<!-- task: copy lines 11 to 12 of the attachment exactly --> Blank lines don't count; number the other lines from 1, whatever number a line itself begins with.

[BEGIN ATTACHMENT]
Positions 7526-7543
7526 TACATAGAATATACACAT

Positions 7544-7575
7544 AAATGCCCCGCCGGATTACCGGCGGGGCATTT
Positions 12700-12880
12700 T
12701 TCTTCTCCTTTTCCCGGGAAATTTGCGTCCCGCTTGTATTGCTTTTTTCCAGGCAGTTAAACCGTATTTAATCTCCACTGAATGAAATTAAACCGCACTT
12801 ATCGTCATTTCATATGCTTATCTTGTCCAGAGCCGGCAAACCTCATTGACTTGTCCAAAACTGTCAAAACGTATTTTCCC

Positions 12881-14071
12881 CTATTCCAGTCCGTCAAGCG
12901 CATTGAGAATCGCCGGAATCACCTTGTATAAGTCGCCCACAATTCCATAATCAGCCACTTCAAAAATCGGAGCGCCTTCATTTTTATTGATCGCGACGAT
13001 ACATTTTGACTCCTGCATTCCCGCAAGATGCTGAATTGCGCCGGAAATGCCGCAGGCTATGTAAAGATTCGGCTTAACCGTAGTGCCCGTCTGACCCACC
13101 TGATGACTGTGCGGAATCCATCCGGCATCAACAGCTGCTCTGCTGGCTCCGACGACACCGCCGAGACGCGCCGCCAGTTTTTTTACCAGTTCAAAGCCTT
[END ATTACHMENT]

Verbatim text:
12901 CATTGAGAATCGCCGGAATCACCTTGTATAAGTCGCCCACAATTCCATAATCAGCCACTTCAAAAATCGGAGCGCCTTCATTTTTATTGATCGCGACGAT
13001 ACATTTTGACTCCTGCATTCCCGCAAGATGCTGAATTGCGCCGGAAATGCCGCAGGCTATGTAAAGATTCGGCTTAACCGTAGTGCCCGTCTGACCCACC